By Carol Aun
If Coun. Jenny Stevens was nervous about facing her council colleagues Monday night, she didn’t show it in front of the nearly 50-person strong crowd that had gathered in front of municipal hall just before the weekly meeting to protest actions of the district’s Public Safety Inspection Team (PSIT), and the controversial bylaw under which it operates.
The group moved inside council chambers as soon as the doors opened and applauded and cheered on Stevens as she made her way to the council table.
The vocal group refused to let council begin dealing with the business of the evening and chanted, “We will remember in November” until Stevens spoke.
You are exercising your democratic right by being here, she stated, and explained questions can be asked at the end during question period, but first, “tonight the seven of us here have a job to do. Will you exercise some patience and let us do our job?”
Slowly the crowd dissipated and the council meeting proceeded.
The rally was put together by a group of citizens unhappy with council’s actions in dealing with complaints about the PSIT, but what propelled the rally was when police seized Stevens’ computer and three from former councillor Ron Taylor last week, said Larry Nundal, one of the organizers.
“Nobody else [on council] had their computers taken,” he said.
“They seem to be playing games and the public got an awakening,” Nundal continued. “You have to be transparent and accessible.”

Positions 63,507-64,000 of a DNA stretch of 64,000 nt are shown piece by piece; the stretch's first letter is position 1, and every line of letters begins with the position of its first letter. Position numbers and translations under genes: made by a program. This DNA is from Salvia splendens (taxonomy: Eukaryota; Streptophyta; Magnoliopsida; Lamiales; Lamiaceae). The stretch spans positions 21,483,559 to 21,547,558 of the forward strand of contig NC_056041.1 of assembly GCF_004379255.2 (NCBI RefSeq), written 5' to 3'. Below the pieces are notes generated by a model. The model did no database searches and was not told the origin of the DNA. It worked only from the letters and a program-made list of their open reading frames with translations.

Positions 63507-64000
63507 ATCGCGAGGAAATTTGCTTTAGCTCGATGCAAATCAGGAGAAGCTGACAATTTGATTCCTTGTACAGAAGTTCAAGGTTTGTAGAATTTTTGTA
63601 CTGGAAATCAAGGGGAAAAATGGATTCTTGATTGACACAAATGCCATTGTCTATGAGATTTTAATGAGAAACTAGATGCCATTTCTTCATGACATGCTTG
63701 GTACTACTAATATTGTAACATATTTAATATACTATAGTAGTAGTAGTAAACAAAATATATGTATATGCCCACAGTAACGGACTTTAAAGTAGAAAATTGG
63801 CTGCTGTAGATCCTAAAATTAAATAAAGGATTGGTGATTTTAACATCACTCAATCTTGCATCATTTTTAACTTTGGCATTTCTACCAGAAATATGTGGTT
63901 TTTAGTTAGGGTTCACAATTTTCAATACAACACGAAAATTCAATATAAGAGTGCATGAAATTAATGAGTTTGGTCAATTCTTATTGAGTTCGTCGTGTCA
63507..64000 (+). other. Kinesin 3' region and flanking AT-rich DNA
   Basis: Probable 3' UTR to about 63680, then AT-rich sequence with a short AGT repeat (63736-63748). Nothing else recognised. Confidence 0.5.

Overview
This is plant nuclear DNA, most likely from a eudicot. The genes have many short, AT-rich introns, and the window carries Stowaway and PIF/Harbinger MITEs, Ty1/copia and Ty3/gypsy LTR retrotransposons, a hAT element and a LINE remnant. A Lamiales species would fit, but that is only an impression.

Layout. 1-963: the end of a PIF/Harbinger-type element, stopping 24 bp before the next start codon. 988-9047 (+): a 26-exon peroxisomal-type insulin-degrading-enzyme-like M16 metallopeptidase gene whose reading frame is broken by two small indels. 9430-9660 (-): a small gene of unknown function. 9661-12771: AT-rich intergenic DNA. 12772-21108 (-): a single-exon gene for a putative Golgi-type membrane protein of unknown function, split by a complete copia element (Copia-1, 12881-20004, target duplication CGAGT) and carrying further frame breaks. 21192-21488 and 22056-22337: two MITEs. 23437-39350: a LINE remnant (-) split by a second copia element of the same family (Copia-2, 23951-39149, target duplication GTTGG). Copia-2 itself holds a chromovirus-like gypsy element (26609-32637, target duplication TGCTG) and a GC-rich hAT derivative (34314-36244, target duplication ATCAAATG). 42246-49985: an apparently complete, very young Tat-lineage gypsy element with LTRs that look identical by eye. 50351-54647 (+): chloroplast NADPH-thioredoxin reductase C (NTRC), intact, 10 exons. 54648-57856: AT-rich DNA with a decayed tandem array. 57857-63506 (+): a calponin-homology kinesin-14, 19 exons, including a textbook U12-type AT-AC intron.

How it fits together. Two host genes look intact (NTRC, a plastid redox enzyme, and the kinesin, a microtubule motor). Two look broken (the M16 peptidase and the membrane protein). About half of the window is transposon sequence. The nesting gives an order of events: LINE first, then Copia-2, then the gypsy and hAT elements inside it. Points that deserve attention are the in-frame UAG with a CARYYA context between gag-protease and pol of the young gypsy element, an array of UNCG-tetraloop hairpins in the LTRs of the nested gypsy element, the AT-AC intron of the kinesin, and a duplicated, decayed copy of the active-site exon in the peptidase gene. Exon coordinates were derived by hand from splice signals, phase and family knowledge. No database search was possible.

There are too many closed meetings, he stated.
Last week RCMP confirmed the actions were part of their investigation into a breach of trust and breach of the Community Charter complaint. The work is ongoing and no charges have been laid.
On May 17, a district press release confirmed council reported the suspected unauthorized release of information, but also pointed out council does not advise RCMP on how to conduct business. It is also the district’s policy not to comment on police investigations, it read.
Stevens, who is visually impaired and relies on her computer for communication, had her machine returned within 24 hours, but Taylor is still waiting for police to return his.
Taylor, who was also at the rally, said “it’s disgusting” how long it is taking. Police told him they were going to copy his hard drive, and according to Taylor, it’s a six-hour job on his largest machine.
The absence of his computers has affected his ability to earn a living and look after his health as he is battling cancer and there are a number of files to which he needs access.
“It’s all part of intimidation,” said Taylor who has been vocal against the district’s PSIT, which scans BC Hydro data and inspects homes with higher than average power consumption for a marijuana grow operation.
Mission residents who believe their rights were violated by the searches have launched a class-action lawsuit against the district, and are being supported by the B.C. Civil Liberties Association.